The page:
NEW YORK — It’s amazing how history repeats itself. Once again, Carmelo Anthony was unable to deliver a victory to a passionate and raucous Madison Square Garden in a decisive Game 3 of an NBA playoff series. Last year it was the Celtics, and this year, it’s the Heat.
Both times, Anthony failed to deliver.
Now, as ‘Melo stares at the prospect of being swept in the first round for the third time in his career and second time as a Knick, we know the truth:
Anthony is overvalued.
That’s somewhat different from being overrated, though.
And being overrated is probably worse. Essentially, being overrated means that people believe that you’re better than you really are, and I don’t think that’s true of Anthony. At least not amongst the general basketball population.
For the most part, we all know exactly who ‘Melo is. He’s a prolific scorer who will have an advantage over an opposing defender nine times out of 10.
He’s a dangerous offensive weapon who’s most effective when he has the ball in his hands and space on the floor. What we’ve just recently found out, though, is that he’s not someone who is capable of raising the play of eight other guys and leading them to victory over a more talented team on a night when they struggle to find their mojo.
If you thought Anthony was that kind of player, you’ve overrated him. And the proof is in the numbers:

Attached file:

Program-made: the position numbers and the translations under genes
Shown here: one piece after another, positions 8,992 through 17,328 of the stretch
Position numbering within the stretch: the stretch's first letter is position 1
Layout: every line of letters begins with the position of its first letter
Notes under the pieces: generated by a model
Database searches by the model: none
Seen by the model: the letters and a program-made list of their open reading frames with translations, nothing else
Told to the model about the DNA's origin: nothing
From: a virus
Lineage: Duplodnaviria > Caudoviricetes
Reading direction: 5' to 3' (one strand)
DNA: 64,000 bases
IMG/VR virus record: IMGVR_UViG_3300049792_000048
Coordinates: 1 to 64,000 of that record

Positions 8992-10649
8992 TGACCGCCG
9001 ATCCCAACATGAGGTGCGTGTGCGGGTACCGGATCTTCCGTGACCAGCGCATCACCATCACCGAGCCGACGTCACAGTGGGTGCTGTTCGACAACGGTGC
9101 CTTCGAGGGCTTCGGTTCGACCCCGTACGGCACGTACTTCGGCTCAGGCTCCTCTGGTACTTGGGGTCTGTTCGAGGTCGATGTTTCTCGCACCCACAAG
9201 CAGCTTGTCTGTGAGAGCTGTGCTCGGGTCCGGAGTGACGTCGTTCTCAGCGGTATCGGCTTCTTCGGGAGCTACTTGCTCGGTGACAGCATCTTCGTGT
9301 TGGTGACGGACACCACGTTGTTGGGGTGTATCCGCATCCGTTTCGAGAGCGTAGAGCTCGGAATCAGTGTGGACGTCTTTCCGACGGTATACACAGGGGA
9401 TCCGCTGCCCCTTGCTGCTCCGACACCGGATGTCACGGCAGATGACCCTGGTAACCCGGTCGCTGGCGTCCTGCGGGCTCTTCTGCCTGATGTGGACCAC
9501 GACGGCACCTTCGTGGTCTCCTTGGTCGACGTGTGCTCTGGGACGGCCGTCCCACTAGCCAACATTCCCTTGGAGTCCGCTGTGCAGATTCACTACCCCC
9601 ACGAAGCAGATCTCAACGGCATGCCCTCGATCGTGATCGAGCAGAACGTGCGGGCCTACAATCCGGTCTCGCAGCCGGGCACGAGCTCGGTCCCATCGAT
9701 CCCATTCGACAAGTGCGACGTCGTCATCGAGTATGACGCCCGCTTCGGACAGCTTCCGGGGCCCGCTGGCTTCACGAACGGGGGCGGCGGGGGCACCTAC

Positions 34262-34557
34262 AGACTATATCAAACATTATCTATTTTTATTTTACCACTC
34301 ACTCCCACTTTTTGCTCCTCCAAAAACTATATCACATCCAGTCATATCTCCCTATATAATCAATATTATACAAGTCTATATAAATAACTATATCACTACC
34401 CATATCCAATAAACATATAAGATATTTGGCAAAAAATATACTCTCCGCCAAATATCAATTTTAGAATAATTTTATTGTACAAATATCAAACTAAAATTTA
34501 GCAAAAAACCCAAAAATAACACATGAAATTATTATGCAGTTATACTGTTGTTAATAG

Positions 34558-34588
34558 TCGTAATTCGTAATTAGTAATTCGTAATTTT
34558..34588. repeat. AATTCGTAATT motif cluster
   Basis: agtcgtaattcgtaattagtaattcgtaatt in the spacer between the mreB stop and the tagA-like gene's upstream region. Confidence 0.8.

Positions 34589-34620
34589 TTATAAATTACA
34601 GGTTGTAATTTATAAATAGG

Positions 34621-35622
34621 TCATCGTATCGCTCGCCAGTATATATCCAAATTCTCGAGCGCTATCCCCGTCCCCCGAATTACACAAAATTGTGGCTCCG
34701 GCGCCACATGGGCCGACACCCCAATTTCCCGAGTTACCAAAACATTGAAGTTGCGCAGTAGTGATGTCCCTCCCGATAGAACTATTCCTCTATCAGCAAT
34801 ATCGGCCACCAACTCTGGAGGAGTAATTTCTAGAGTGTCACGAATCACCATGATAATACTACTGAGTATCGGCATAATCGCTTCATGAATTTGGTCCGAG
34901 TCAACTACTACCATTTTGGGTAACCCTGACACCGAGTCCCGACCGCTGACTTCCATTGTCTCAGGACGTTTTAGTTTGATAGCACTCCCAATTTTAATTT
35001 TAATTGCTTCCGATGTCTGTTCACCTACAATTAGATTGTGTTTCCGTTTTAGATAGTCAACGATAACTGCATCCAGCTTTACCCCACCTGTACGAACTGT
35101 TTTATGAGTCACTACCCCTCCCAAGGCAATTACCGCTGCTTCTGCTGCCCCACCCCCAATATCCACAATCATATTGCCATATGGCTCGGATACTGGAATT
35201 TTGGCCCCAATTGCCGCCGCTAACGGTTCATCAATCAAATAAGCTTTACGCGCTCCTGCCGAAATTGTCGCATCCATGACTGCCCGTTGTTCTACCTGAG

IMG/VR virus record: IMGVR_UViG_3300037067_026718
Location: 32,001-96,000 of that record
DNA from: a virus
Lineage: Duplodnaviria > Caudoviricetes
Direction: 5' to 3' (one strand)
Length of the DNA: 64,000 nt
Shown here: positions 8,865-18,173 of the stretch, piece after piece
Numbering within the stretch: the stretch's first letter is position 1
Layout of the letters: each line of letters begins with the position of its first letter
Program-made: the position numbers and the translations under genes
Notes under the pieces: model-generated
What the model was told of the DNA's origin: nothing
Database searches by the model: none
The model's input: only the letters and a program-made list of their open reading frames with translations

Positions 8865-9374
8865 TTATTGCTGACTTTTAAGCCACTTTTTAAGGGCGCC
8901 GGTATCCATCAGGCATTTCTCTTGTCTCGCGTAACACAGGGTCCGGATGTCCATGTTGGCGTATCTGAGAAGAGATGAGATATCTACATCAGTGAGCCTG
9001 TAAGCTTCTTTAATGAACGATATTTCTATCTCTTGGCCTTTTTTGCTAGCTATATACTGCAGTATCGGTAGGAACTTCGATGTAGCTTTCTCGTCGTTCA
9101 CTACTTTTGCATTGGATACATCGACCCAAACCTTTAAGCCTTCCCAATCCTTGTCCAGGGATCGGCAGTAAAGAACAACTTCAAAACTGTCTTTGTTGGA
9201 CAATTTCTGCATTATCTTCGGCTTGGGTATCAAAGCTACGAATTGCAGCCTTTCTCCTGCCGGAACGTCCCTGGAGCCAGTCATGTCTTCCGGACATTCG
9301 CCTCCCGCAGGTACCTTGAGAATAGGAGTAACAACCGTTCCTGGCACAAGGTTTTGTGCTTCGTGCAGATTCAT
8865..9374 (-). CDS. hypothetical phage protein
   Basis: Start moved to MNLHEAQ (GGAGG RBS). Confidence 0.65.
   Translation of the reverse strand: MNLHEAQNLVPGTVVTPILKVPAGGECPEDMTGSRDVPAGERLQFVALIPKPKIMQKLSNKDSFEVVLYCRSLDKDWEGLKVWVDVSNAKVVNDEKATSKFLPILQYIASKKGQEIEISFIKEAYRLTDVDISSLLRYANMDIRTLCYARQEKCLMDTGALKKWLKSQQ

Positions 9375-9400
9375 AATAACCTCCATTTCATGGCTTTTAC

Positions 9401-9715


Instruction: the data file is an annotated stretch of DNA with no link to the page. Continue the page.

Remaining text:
This season, Anthony’s $18.5 million salary makes him the ninth-highest paid player in the NBA. Dwight Howard, Kevin Durant, Chris Paul, Paul Pierce, and, yes, both LeBron James and Dwyane Wade, all make less.
And after Thursday night’s 70-87 loss, Anthony’s career playoff record is 16-36 (.307). He’s lost all seven of his playoff games as a member of the Knicks and is partially responsible for their NBA record 13 consecutive playoff losses.
Obviously, there are excuses in the form of injuries, roster turnover, and chemistry issues, but it gets more difficult to accept them with each loss. And it’s nearly impossible to accept them when you consider that back in 2006, Kobe Bryant and his seventh seed Lakers held a 3-1 lead over the second seed Phoenix Suns. Bryant’s Lakers squandered the series, but that he brought the likes of Kwame Brown, Smush Parker, and Luke Walton within one game of a major upset is at least commendable.
Similarly, in 2008, it took the San Antonio Spurs seven games to knock Chris Paul’s New Orleans Hornets out in the second round of the Western Conference playoffs. Paul raised the play of Peja Stojakovic, David West, and Tyson Chandler during their 57-win season.
So here’s a suggestion: Let’s hold off on proclaiming Anthony to be anywhere near the top class of NBA players until he does something equally improbable.
In fact, let’s lower the bar and wait for him to win a meaningful playoff game as a member of the Knicks. For that, we’ll probably have to wait until next April. Because even if the Knicks win Game 4 on Sunday, it’ll be delaying the inevitable, and thus is not sufficiently meaningful.
The Knicks sacrificed it all for Anthony, and in return, he’s given them nothing but a few great regular season games and one great playoff performance versus the Celtics last season. Thus far, the Knicks have gotten very little in return.
On Thursday, Anthony lost a game he had to win on a night he had to own. And it’s just the latest chapter in his Knicks book that—already—has been full of disappointments. And last night, what was more troubling than his poor shooting performance was his lack of effort, bad body language, and dearth of hustle plays.